One of the primary roles of Project Management is to support organizational change. This may seem like a niche role. Especially if your background is in IT development or construction project management. But organizational change is a big component of our work for two reasons:
I hope you can start to see how important supporting organizational change is to our role as Project Manager. Whatever products or deliverables we create, the sponsoring organization will get no benefit or value from them, unless it puts them to good use. And that relies on behaviors and attitudes. And that’s the domain of Organizational Change Management.
So, your project needs to support organizational change. That’s something PMI has come to realize is an important part of the training of a professional Project Manager.
In its recent update to its premier qualification, The PMP Certification, PMP has made big changes to the exam syllabus. And now, supporting organizational change features in the 2021 Examination Content Outline, with three enablers:
So, as we usually do, we will tackle this topic in a broad way. But we will also relate our content directly to the PMI’s syllabus, to help candidates for the PMP Exam. We will cover:
Right… Let’s get started.
PMI PMP ECO Enabler: ‘Assess organizational culture‘
Organizational culture is a big topic. It’s one that Project Managers need to understand, but is itself not a part of Project Management. So, we have covered it in our sister YouTube channel, Management Courses.
There, we have a whole course on Organizations and Organizational Culture. What PMI seems to mean by organizational culture is a mixture of what we describe in the course as:
Here is the first video in the course:
As it grows, this course will contain modules on:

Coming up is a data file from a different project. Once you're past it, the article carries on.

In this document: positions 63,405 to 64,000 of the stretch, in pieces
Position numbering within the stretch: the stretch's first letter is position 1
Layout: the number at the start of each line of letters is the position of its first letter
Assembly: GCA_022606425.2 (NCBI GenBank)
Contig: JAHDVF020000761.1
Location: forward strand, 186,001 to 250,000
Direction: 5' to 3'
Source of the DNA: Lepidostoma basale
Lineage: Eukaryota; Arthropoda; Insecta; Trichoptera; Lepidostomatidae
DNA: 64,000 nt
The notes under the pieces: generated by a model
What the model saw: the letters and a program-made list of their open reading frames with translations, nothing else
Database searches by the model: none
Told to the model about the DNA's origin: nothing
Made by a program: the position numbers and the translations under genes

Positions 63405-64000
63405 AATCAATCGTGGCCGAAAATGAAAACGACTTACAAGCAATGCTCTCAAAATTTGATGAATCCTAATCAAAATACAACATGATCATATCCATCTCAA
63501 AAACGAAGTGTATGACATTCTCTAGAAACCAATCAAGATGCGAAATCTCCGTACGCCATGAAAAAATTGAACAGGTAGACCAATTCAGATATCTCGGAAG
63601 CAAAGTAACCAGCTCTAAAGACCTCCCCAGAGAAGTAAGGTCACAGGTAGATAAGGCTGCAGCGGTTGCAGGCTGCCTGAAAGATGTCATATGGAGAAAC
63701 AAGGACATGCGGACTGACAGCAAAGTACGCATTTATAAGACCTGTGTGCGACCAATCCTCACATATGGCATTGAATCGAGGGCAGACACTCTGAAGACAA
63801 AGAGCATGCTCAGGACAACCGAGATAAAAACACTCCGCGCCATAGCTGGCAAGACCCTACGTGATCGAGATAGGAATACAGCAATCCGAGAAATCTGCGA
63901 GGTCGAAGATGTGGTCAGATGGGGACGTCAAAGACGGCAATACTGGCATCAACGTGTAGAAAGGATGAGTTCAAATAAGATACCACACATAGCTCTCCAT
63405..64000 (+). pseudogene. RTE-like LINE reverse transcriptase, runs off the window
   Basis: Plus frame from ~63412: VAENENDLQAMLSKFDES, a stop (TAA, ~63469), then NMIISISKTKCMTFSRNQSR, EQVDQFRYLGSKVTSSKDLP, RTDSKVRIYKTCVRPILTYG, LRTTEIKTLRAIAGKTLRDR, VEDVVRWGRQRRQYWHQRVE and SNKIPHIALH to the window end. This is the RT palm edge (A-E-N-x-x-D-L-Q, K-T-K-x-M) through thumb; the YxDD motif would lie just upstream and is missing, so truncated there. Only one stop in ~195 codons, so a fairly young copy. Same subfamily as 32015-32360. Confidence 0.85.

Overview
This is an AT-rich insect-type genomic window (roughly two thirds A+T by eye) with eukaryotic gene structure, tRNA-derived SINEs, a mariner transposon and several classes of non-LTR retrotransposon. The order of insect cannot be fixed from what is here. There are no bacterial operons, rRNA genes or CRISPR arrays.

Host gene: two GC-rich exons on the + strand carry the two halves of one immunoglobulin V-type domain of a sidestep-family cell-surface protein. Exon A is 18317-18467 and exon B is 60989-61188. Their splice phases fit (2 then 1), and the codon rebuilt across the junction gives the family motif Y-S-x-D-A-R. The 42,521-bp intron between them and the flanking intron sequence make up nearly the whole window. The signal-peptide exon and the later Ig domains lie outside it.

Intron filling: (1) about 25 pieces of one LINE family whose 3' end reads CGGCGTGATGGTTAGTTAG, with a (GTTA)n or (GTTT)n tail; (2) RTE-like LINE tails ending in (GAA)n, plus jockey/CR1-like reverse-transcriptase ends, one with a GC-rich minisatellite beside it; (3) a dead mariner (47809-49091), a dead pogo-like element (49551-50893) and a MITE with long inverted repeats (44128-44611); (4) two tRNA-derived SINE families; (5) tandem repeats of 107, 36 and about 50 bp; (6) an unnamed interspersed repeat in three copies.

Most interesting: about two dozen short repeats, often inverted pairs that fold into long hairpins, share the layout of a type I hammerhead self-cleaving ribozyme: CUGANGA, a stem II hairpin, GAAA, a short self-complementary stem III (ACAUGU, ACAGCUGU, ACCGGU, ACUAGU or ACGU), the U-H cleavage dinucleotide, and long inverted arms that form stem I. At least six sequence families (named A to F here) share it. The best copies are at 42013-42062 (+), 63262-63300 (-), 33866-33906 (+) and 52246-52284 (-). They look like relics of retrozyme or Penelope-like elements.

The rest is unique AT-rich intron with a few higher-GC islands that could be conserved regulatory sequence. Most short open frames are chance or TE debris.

So do check it out. This course is entirely FREE and rolling out throughout the first half of 2021.
The easiest way to think of organizational culture is as ‘the way we do things around here’. And that divides into two parts:
These include elements of the organizational structure:
There are many ways that organizational culture will affect the projects you do. The first – and most obvious – is in which projects will get support.
Some organizational cultures will create a high-governance environment, where projects and programs are launched in a very deliberate manner.
Other organizations will take a far more informal approach – sometimes even launching projects on the whim of an individual manager. In an entrepreneurial start-up, you can look at the whole organzational structure as a project or a series of projects. Rather than supporting organizational change, they are creating the organization!
A big cultural impact on your day-too-day work as a Project Manager can be how how you interact with the operational managers and teams whom your project’s deliverables will serve.. Examples of the sorts of relationships you may see are:
This aspect may be closely linked to the relationship between your project and the operational team. But this is about how the organization goes about identifying and making available resources to support its projects. Again, there is a spectrum of possibilities:
Do take a look at our paired articles:
…and our video, What is Resource Levelling?
Here is a big topic for us: what methodologies and project approaches are used and preferred within the organization?
Some organizations have gone full-on Agile and use agile methods for everything. And they may or may not have a single preferred methodology, such as Scrum or Scaled Agile.